18 September 2017
The Value of Seniors
Senior citizens, those with many miles on their frames, are meant to be a blessing to any culture and society. That’s a theme that is evident throughout the Bible. Both my wife, Isaura, and I can vouch for the truth of this role of the aged ones.
Isaura grew up on the Island of San Miguel, the Azores, Portugal. The village where she was born and raised, Arrifes, was also where most of her family still resided, even though some had made the long journey to North America. At age thirteen, and the oldest of her five siblings, her family also moved to America, settling in the Central Valley of California.
But during those formative years on San Miguel, she spent countless hours and days with her many aunts, uncles, cousins and grandparents. Especially her grandparents.
On Sundays after church, Isaura would help her grandmother take food baskets to families in their community. This was food prepared by her grandmother. One of their shared loves was working in the garden, tending to the various flowers and plants. Both grandparents were strong Christians, exemplifying their faith by their actions each and every day. She has often mentioned seeing her grandfather through the door to his room which would be slightly ajar. There he would be with his Bible, on his knees, in prayer. She would quietly listen as he prayed out loud. As a farmer, he knew well the importance of the proper weather conditions, especially rain. He would implore the Lord for the crops to grow so he could pay his employees who had families to feed. They would often feed the poor children by bringing them into their home for a meal.
I am forever grateful to her grandparents, because their example made a deep and lasting impression on my wife, who, not surprisingly, is a woman of prayer; she’s generous to a fault; and loves to work in her garden. When I step across into Glory, I’m going to search out her grandparents and thank them for helping shape my wife’s godly character.
On the other hand, I was born in Connecticut, right on the Long Island Sound. My parents were born and raised in Texas, but moved to New York in 1934 where my father was able to find a good job during the Great Depression. So, my brother, sister and I were all born in Connecticut. My parents divorced when I was five. My mother remarried shortly before I turned seven. My grandparents all lived in Texas. Traveling there in the late ‘40s and ‘50s was a major evolution, and costly. My new step grandmother who hailed from Concord, Massachusetts, won me over quickly with her homemade strawberry shortcake with real whipped cream! I can still taste it. She only cooked from scratch! She moved in with us when I was ten, having been widowed seven years earlier. She would make pancakes for me which I loved. They were the ugliest things you’ve ever seen, all misshapen and lopsided. But my taste buds and saliva glands could not have cared less.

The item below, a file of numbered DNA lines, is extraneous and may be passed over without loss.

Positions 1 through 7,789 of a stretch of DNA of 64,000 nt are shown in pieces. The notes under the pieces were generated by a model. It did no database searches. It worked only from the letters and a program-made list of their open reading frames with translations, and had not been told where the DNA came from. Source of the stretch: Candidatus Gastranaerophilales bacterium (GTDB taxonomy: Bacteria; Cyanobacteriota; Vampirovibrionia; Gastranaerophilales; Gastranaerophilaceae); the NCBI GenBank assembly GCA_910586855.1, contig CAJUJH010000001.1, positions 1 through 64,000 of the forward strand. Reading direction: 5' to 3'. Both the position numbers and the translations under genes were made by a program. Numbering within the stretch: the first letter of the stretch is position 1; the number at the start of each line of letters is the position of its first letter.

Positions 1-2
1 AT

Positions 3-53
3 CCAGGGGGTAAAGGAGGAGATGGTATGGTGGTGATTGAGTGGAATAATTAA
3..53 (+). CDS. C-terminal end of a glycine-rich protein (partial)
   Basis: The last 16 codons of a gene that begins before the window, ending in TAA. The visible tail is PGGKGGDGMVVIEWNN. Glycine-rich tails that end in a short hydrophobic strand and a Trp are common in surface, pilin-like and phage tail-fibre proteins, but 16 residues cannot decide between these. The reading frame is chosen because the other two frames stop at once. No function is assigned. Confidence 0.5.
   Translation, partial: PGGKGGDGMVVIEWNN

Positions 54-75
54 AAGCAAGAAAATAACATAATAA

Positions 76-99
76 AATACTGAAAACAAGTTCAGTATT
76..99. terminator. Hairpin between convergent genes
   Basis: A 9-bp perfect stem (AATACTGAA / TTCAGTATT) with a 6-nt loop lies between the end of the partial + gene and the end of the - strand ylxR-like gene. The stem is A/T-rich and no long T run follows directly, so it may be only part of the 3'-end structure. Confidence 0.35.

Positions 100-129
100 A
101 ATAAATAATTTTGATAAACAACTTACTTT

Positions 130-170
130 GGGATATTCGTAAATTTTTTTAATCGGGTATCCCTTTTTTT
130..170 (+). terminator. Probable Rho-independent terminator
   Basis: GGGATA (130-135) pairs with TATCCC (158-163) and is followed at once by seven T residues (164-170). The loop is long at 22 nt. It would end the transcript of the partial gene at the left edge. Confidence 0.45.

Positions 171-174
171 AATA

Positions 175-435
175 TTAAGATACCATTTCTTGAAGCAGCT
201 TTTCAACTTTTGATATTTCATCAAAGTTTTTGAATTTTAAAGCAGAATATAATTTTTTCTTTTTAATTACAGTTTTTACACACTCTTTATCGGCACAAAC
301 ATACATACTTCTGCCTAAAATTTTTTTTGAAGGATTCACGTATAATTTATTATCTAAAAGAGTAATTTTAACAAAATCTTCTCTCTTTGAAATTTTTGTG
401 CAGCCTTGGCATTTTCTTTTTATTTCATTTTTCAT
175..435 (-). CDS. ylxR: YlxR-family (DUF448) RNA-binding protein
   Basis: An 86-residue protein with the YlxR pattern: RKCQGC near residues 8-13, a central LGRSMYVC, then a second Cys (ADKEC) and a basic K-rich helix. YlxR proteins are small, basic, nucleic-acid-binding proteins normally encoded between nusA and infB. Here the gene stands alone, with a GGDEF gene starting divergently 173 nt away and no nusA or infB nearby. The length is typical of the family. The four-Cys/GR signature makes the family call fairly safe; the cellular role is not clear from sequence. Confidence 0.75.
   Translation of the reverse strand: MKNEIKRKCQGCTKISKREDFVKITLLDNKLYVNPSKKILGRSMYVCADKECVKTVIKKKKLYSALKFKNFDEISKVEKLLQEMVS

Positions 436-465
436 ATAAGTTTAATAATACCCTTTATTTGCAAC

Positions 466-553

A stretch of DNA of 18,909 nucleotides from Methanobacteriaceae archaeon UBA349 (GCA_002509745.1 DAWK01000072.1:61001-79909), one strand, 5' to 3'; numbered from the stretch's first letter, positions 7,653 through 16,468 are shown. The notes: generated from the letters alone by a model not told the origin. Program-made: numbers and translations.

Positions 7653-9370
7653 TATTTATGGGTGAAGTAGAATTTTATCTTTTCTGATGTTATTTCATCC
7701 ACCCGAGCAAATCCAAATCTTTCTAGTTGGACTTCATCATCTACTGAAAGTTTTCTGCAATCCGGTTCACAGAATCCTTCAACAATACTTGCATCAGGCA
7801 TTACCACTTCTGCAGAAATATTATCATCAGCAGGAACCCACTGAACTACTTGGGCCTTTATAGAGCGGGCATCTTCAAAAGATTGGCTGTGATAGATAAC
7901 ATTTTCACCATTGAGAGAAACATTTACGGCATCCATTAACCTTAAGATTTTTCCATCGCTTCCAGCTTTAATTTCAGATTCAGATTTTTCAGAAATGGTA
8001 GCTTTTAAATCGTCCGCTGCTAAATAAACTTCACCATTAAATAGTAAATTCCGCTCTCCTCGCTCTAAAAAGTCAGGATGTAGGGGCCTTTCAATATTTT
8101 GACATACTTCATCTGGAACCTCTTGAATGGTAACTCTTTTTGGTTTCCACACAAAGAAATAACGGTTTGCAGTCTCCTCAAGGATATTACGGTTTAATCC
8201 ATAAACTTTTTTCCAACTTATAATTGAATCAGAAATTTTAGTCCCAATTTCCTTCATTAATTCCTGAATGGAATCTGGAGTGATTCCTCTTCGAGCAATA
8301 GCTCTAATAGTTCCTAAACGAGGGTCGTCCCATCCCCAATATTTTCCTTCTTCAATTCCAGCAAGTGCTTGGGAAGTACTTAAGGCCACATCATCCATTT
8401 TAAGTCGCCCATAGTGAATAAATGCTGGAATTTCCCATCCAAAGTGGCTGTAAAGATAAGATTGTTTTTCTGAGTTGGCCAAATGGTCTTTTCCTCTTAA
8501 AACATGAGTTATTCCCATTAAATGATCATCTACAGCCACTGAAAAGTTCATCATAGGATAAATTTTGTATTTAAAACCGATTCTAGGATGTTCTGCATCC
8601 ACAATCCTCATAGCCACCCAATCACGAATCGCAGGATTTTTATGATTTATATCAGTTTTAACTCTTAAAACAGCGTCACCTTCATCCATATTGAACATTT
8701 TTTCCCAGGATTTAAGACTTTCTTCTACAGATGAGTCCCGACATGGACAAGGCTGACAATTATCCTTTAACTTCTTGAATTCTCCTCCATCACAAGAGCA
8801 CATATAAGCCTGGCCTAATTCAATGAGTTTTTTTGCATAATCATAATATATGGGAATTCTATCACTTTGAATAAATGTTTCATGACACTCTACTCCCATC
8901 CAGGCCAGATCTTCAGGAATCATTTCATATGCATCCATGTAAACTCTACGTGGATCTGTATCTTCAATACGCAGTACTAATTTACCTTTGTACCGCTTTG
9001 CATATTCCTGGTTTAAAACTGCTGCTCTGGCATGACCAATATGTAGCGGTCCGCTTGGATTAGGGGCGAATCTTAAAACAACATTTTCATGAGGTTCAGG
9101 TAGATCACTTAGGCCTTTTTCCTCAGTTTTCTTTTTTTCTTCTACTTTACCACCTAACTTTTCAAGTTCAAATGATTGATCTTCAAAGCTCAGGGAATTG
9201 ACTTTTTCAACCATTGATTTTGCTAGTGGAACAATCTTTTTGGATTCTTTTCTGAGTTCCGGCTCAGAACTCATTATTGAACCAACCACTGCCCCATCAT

All the grandkids called her Bambi. I don’t know why other than the older grandkids started calling her that long before I came along, even though her name was Ethel. I would open the bedroom window for her at night, and close it in the morning before heading for school. I also enjoyed brewing her a cup of tea in the morning. I learned a lot about cooking, especially baking, by watching her in the kitchen. She loved reading books of all kinds, along with working cross-word puzzles. But what I loved and appreciated most about her is the time she would take to listen to me talk about whatever was on my mind. She was so patient, listening to my childlike thoughts, but never making light of what I said. I always felt like I could bring up any subject with her, and she would listen intently. She was a gift to me. And guess what? I love to bake and putter around in the kitchen. I love to read all sorts of books. And I must have learned to listen because I spent a lot of time counseling as a pastor, and as a Navy chaplain.
When I was on active duty in the Navy, our girls were quite young. So, at each duty station we would look to “adopt” an older couple who would be surrogate grandparents for our girls. We were blessed with many people over the years who were willing to give of their time and energy with our girls.
Isaura and I have been retired over three years and are enjoying spending lots of time with our grandkids. They can be seen helping Meema (Isaura) in her garden, or baking goodies with me in the kitchen. I especially enjoy those moments when they have questions or simply want to talk.
Are you a senior citizen? Do you have grandkids or great-grandkids you can invest your time and energy into? Perhaps they live too far away for that. Then let me suggest that you look for children in your local neighborhood, church, or school who could definitely benefit from your life and experiences.
You may be retired and feel you are no longer of much use or value to society. But you would be wrong about that! There are children who desperately need you to give them your time.
It was meant for you to live this long so you could be a blessing. In being a blessing, you will also be blessed, many times over.
What are you waiting for!